Navigating food research through the changing winds of consumer trends requires a successful business model to act as a beacon or lighthouse. New Zealand is viewed as a successful export-oriented country with a similar market need to that of the EU. Hence, collaboration between the two through the FOOD-FRENZ project is preparing to sail for horizons that are more effective.
MENTORING THE MENTOR
Food safety and quality issues require a multinational approach. Nowadays, the phenomenon of the production chain means that consumers in one country buy food grown in a second country that is often processed in a third country. The integration, therefore, of research, best practice and the establishment of regulatory standards across the globe is essential. FOOD-FRENZ represents a confident step towards achieving this goal by bringing two disparate communities together.
When it comes to economic development, however, the EU and New Zealand actually share several fundamental similarities. Both rely on the food sector for economic growth, they produce similar types of products (e.g. dairy, meat, wine, fruit, vegetables and seafood) and share many of the threats and opportunities that face the industry today.
New Zealand has well coordinated production systems, an active research base that is respected internationally and strong government support. As a global exporter of food, New Zealand, in turn, needs to ensure the country's research is linked to the best international expertise. The FOOD-FRENZ collaboration is, in fact, an obvious piece in the puzzle in creating a truly international food research community.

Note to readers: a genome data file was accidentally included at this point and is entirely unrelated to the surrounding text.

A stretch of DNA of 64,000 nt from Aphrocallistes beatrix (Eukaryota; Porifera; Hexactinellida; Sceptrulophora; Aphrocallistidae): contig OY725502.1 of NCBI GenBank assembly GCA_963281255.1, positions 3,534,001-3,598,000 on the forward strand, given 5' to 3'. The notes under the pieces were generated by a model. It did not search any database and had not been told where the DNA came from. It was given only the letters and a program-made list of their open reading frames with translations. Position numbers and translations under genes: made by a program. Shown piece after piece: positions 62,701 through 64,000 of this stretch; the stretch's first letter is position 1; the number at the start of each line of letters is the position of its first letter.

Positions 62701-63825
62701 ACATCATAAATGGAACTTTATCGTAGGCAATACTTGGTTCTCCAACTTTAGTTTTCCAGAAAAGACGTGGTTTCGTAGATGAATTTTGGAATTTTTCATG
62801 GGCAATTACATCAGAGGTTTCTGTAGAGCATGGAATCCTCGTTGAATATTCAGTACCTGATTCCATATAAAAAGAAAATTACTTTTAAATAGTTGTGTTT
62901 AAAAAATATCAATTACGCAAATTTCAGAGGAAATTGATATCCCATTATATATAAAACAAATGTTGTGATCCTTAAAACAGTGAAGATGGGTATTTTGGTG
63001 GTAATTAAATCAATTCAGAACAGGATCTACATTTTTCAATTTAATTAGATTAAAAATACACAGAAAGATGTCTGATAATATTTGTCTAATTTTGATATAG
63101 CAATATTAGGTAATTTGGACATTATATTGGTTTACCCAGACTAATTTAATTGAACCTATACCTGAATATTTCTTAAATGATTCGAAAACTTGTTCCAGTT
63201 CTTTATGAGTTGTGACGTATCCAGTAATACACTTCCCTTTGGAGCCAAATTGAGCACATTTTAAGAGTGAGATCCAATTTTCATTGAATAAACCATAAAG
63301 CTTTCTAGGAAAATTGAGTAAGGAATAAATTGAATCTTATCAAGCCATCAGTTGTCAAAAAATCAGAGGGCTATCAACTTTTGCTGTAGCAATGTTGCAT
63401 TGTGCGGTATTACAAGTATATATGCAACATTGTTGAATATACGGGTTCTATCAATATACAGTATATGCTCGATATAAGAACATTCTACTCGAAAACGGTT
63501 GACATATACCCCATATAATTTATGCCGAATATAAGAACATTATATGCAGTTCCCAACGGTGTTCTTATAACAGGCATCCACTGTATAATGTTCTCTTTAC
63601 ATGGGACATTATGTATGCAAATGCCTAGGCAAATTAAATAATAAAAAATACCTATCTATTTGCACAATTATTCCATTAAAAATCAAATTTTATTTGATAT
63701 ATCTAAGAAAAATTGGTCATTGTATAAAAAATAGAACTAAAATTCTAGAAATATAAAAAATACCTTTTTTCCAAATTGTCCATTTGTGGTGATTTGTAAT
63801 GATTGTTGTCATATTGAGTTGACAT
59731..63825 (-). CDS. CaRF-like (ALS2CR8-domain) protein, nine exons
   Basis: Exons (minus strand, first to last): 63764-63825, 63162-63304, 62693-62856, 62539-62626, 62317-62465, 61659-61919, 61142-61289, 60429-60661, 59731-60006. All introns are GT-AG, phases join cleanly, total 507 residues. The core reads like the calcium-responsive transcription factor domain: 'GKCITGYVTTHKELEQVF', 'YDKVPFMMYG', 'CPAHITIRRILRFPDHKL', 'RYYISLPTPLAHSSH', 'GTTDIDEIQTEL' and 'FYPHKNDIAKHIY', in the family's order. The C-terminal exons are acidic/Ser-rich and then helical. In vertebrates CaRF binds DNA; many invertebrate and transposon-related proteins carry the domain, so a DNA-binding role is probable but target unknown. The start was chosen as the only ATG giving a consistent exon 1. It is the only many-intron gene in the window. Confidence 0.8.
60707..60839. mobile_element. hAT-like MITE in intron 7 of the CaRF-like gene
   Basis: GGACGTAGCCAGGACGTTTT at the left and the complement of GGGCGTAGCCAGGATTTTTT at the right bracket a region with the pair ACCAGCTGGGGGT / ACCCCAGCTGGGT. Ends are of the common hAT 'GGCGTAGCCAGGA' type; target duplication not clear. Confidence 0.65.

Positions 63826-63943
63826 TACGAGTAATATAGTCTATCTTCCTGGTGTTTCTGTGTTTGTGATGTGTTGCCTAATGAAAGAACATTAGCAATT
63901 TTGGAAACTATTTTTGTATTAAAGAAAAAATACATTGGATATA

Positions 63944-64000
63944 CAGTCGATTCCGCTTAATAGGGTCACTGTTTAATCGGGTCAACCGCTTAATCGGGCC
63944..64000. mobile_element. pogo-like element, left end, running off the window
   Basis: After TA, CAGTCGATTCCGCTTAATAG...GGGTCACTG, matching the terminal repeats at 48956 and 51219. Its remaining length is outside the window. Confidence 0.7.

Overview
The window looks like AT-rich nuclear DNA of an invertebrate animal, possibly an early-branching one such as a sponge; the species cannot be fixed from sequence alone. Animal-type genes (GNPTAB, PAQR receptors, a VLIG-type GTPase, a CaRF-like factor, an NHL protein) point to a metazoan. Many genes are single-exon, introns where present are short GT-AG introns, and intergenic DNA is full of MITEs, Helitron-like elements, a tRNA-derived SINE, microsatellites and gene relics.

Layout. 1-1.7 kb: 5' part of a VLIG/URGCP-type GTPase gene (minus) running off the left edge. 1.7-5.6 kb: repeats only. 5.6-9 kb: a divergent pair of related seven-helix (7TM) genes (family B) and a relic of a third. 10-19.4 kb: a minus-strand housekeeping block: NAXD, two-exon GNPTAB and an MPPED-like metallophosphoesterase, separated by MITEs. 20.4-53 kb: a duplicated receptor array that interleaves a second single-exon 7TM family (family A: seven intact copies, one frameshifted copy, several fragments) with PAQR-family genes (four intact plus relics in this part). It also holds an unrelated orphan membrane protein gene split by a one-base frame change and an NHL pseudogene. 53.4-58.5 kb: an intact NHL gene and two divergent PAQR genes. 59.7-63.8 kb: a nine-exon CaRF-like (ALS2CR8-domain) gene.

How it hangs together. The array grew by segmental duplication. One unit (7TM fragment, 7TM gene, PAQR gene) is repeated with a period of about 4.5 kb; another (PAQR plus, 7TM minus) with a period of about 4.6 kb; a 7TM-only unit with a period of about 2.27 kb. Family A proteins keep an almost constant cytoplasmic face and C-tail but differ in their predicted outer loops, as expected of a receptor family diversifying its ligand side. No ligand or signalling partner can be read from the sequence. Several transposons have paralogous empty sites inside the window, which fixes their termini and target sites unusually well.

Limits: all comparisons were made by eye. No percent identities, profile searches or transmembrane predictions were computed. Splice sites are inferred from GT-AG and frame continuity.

A STEP AHEAD OF THE CONSUMER
Trends in food consumption are changing rapidly. As consumers, for instance, we are placing more and more emphasis on food safety and the nutritional properties of food - driving the industry towards clean, green food production. The FOOD-FRENZ partners want to develop innovative food products that meet such needs in a global context, for both high-volume production as well as niche markets.
Two key areas have been isolated to achieve this aim. Firstly, the need to place importance on consumer requirements by integrating trends and perceptions into research priorities. Secondly, the need to encourage collaborations between sectors of the food industry to develop stronger links between the starting point of research and the end point of market production.
The core activities of the two-year project include two joint workshops, twenty fellowships and a joint conference to disseminate the results of both the workshops and fellowships. Each step in the process will be shared through the project's dedicated website.
The workshops showcase the interaction of researchers and industry delegates from the partner countries. The fellowships will take place from September 2007 to February 2008, to allow EU researchers to experience first-hand the critical summer and spring period of food production in New Zealand. Finally, the joint EU-New Zealand conference will take place in Hungary in July 2008.
The FOOD-FRENZ project presents an authentic opportunity for learning through sharing. The outcome of which will focus future research, lead to increased development of multinational industries and support the long-term potential of international legislature on best practice standards.
List of Partners
- Campden & Chorleywood Food Research Association (UK)
- University of Newcastle upon Tyne (UK)
- AgResearch Limited (New Zealand)
- New Zealand Institute for Crop & Food Research Limited (New Zealand)
- Institute of Environmental Science and Research (New Zealand)
- Fonterra Cooperative Group Limited (New Zealand)
- The Horticulture and Food Research Institute of New Zealand (New Zealand)
- Lincoln University (New Zealand)
- Massey University (New Zealand)
- The University of Auckland (New Zealand)
- FOOD-FRENZ (FRENZ-NET)
- Full title:
- Food research in Europe and New Zealand: a complementary network to stimulate consumer-focused research collaboration across food sectors
- Contract n°:
- Project co-ordinator:
- Martin Hall,
Campden & Chorleywood Food Research Association
- EC Scientific Officer:
- Valerie Rolland,
- EU contribution:
- € 349,999
- Specific Support Action